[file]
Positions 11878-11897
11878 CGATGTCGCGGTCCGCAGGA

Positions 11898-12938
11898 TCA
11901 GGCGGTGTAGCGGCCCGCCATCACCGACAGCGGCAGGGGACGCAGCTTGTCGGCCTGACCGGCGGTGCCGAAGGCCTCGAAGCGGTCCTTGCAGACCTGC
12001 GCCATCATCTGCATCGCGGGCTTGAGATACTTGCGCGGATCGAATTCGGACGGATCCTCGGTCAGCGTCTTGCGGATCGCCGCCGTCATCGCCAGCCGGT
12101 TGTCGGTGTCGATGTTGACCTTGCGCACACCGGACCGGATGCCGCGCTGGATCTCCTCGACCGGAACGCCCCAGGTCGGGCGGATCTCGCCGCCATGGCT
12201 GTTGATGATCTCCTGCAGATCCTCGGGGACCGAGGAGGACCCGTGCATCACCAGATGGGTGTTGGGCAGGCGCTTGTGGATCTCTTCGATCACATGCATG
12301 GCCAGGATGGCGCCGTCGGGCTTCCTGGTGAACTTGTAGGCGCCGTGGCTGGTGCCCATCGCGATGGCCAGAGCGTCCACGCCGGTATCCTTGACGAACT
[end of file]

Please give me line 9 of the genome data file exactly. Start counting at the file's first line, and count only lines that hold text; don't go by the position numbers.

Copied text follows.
12301 GCCAGGATGGCGCCGTCGGGCTTCCTGGTGAACTTGTAGGCGCCGTGGCTGGTGCCCATCGCGATGGCCAGAGCGTCCACGCCGGTATCCTTGACGAACT